The novelist Iain Pears has just published a fascinating column in the Guardian entitled “Why You Need an App to Understand My Novel.” Readers familiar with Pears’s earlier work (An Instance of the Fingerpost, Scipio’s Dream; he also is the author of the Jonathan Argyll art history mysteries) have come to expect a degree of experimentation with how stories are put together. His latest novel, Arcadia, with its ten different narrative strands, pushes experimentation further–so far, in fact, that Pears came up against the limitations of the printed page. As he puts it in his column:
I undertook the project because I had reached the limit of my storytelling in book form and needed some new tools to get me to the next stage. I have always written novels that are complex structurally; in An Instance of the Fingerpost, published many years ago now, I told the same story four times from different points of view; The Dream of Scipio was three stories interleaved; while Stone’s Fall was three stories told backwards. All worked, but all placed quite heavy demands on the readers’ patience by requiring them to remember details often inserted hundreds of pages before, or to jump centuries at a time at regular intervals. Not surprisingly, whatever structure I chose there were some who did not like it.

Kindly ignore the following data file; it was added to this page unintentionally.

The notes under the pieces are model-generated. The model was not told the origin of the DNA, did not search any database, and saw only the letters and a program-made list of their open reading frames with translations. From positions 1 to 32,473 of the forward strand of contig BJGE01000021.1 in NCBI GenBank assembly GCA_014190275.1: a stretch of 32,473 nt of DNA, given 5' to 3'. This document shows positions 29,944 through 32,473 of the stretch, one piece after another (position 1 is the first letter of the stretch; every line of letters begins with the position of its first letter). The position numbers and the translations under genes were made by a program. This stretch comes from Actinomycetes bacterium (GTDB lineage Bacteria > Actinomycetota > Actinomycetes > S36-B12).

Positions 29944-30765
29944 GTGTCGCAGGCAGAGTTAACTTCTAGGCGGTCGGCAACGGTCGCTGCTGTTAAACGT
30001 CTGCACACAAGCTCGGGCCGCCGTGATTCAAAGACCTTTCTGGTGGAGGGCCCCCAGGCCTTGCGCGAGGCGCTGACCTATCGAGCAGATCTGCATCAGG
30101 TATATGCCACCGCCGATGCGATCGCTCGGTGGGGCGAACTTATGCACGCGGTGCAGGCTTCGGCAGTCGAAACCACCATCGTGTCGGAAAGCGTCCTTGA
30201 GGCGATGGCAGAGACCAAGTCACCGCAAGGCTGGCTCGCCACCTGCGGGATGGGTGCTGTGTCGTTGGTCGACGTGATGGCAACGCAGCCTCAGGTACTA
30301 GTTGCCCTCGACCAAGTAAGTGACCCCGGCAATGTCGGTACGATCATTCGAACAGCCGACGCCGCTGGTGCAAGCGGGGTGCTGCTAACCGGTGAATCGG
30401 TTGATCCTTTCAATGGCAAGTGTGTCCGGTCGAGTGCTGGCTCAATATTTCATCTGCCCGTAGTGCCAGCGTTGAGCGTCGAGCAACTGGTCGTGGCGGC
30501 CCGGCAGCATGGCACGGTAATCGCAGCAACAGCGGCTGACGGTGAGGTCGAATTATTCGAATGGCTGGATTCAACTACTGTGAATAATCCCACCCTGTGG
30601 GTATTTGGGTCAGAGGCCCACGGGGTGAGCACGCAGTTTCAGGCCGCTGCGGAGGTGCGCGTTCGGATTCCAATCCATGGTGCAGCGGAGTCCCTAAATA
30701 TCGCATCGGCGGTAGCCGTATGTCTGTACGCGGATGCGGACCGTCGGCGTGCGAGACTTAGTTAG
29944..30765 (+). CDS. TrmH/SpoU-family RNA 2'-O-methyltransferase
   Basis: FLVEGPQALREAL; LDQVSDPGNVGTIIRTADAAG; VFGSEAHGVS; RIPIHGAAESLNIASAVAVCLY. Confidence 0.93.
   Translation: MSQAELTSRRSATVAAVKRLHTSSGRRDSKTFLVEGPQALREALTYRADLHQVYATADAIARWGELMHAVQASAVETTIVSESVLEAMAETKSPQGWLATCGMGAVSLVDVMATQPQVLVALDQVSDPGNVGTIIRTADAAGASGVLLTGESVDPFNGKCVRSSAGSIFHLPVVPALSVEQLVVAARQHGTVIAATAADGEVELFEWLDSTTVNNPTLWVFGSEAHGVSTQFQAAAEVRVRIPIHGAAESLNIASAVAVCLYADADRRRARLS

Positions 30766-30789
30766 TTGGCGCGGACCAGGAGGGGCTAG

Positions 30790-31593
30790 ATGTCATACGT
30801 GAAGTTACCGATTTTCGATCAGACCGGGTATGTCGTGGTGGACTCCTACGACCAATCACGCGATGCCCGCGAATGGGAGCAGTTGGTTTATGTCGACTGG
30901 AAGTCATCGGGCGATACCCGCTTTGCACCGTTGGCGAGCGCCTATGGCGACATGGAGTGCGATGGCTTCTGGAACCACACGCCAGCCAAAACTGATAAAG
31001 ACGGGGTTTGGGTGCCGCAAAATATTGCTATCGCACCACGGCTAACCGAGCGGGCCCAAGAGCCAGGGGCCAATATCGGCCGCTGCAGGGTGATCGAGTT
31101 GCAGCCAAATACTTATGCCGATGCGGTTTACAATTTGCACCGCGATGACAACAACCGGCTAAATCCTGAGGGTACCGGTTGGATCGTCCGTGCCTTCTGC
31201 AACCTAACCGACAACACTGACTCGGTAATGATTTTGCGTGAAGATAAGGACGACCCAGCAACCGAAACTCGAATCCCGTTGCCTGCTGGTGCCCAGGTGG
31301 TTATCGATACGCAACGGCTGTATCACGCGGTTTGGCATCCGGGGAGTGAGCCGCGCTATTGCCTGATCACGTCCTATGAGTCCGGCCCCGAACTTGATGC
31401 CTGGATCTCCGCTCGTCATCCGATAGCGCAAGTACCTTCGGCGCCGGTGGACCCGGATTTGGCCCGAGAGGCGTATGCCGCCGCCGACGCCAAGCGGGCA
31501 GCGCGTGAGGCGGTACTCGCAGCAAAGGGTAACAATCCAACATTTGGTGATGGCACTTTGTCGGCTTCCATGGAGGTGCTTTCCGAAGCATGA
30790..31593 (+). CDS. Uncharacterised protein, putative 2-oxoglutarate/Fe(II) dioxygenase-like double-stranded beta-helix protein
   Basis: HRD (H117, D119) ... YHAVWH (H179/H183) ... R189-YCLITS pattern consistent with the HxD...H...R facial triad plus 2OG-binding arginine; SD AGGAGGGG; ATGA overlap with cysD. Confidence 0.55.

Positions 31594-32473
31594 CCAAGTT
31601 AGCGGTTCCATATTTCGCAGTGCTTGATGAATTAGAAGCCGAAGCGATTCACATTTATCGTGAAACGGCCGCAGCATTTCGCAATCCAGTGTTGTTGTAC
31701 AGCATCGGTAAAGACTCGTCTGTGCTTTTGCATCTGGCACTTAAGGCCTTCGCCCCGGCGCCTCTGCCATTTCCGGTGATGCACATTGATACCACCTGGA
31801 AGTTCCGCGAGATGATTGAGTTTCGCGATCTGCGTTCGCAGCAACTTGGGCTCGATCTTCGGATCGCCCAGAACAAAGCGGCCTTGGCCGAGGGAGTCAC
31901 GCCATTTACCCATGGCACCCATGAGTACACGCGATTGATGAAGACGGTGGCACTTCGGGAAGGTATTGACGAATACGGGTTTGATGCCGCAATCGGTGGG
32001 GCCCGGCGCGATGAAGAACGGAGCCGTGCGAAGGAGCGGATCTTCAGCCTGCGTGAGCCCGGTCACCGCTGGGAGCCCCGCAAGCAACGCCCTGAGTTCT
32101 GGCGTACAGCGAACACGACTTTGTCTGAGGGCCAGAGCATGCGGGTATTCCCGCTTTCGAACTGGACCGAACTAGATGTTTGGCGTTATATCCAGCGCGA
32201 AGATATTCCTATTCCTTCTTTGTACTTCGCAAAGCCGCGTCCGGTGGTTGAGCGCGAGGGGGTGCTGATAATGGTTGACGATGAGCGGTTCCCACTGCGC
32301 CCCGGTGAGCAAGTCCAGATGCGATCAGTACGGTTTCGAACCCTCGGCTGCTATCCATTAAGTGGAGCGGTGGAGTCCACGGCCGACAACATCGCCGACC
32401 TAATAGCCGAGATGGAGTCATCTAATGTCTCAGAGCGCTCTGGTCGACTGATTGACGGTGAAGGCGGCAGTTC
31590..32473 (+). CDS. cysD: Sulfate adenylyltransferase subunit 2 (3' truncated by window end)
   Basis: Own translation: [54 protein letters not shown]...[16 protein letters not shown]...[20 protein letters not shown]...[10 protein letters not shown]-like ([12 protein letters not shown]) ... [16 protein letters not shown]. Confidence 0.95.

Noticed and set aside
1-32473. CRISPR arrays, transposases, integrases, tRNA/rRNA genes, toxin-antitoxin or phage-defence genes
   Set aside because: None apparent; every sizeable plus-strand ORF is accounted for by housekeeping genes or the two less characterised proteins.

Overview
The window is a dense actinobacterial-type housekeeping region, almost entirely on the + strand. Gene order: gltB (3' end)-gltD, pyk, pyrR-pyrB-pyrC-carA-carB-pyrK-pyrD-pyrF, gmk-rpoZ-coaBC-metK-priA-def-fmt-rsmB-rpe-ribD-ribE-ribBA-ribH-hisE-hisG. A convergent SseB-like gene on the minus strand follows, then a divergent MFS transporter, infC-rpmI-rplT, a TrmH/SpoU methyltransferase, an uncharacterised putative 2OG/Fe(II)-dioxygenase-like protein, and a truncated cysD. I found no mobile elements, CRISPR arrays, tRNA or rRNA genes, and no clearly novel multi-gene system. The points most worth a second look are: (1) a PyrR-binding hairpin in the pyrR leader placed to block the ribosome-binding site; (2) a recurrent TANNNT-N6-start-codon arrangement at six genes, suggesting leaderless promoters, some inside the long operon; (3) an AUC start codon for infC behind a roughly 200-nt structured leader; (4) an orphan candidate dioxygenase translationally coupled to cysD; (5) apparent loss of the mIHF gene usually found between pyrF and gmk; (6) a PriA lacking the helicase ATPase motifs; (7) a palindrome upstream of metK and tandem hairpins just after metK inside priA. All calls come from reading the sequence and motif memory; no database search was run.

And he offers a forceful critique of the current state of electronic publishing: “Ebooks are now quite venerable in computing terms, but it is striking how small an impact they have had on narrative structure; for the most part, they are still just ordinary books in a cheap format.” Before we strut about our adventures in digital media, let’s reflect on that last phrase: “just ordinary books in a cheap format.” O brave new world, which is like the old world, except that you can get it off-price at Wal-Mart.